So Much More than Llamas!
I first visited Peru on a backpacking trip in 2006. I was lucky to travel with a Peruvian who had family around the country which meant we got to see things that others don’t. I was even luckier to land a dream job in Peru seven years later and live there for a year. I lived in the capital city of Lima but traveled often to the Cusco region for work. Peru is one of the most diverse countries in the world in every sense of the word: geographically, ecologically, culturally, linguistically… and I feel so fortunate to have experienced much of it. If you follow our blog, you may have seen that many of my posts relate to my experiences in Peru (e.g. the language, the politics, the scenery). Today, exactly one year since I last left Peru, I will share some of what I love most about it.
Favourite City: Lima
Many travellers disregard Lima as just that grey and chaotic stopover en route to another destination. With several months of fog each year and 9 million people, I can understand why one might get that impression, but Lima has so much to offer that it merits more than a stopover. It is a city of unique neighbourhoods offering a range of sites for history lovers (cathedrals, catacombs, pyramids!), cultural activities like open-air concerts and dozens of unique museums, great beaches for surfers, and it’s the culinary capital of South America! Peru is a country in flux, where the rigid hierarchies of its past are being challenged by modern approaches to equality, and where demands for cultural recognition battle for air time with the demands of a booming economy. Nowhere is this more apparent than in Lima, a city of contrast where all the beautiful and difficult aspects of Peru’s diversity come together.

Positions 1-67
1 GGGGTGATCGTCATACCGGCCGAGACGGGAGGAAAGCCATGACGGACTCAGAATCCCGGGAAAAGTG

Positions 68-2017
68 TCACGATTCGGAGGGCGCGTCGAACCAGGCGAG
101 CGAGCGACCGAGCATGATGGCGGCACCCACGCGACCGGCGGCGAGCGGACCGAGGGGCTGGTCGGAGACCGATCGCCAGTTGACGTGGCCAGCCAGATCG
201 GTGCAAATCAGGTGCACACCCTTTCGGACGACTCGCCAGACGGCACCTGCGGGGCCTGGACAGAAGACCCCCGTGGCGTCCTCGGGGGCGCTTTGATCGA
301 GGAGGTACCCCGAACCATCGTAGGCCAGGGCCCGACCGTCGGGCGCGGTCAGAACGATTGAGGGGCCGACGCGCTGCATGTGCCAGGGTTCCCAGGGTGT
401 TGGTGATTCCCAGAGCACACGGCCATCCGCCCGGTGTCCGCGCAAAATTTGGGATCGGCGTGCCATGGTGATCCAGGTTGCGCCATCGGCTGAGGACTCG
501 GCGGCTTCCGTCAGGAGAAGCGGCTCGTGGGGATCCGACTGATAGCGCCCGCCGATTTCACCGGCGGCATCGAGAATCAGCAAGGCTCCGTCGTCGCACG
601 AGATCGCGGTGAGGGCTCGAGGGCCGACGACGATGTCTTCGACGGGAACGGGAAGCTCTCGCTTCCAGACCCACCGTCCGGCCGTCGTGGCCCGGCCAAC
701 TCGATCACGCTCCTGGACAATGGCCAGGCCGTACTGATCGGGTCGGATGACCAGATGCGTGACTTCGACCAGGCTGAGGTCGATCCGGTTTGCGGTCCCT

Favourite Town: Rural Paruro
One of the most incredible places I’ve ever been is a small community in the province of Paruro, near Cusco. Since the community participated in the research I was doing on Intercultural Bilingual Education, I can’t give the actual name. It is deep in the Andes mountains and is divided into 4 sections – one at the top of the mountain, one in the middle, and two on the valley floor. Only the middle section can be accessed by car on a dirt road that dangerously winds around lush, green mountains. The community members are Quechua, and they continue the sociocultural and religious practices of their ancestors which focus on a belief in Pachamama (Mother Earth) and the Apus (mountain spirits). Their commitment to taking care of the land and each other was as beautiful as the landscape.
Favourite Food: Causa Limeña
It’s almost impossible to choose just one favourite Peruvian food. Not only is Peru home to hundreds of unique Amazon fruits and 4000 kinds of potatoes, it has also become the gastronomic heart of South America where flavours from all over the world come together. But I miss Causa Limeña the most. Served cold, it’s a casserole made with mashed yellow potatoes, spiced with ají and limón, layered with tomatoes, avocados, and shredded chicken, and often topped with hard-boiled egg and purple olives. It may sound strange but it comes together in a delicious way that’s almost impossible to replicate without authentic ingredients.
Favourite Drink: Sours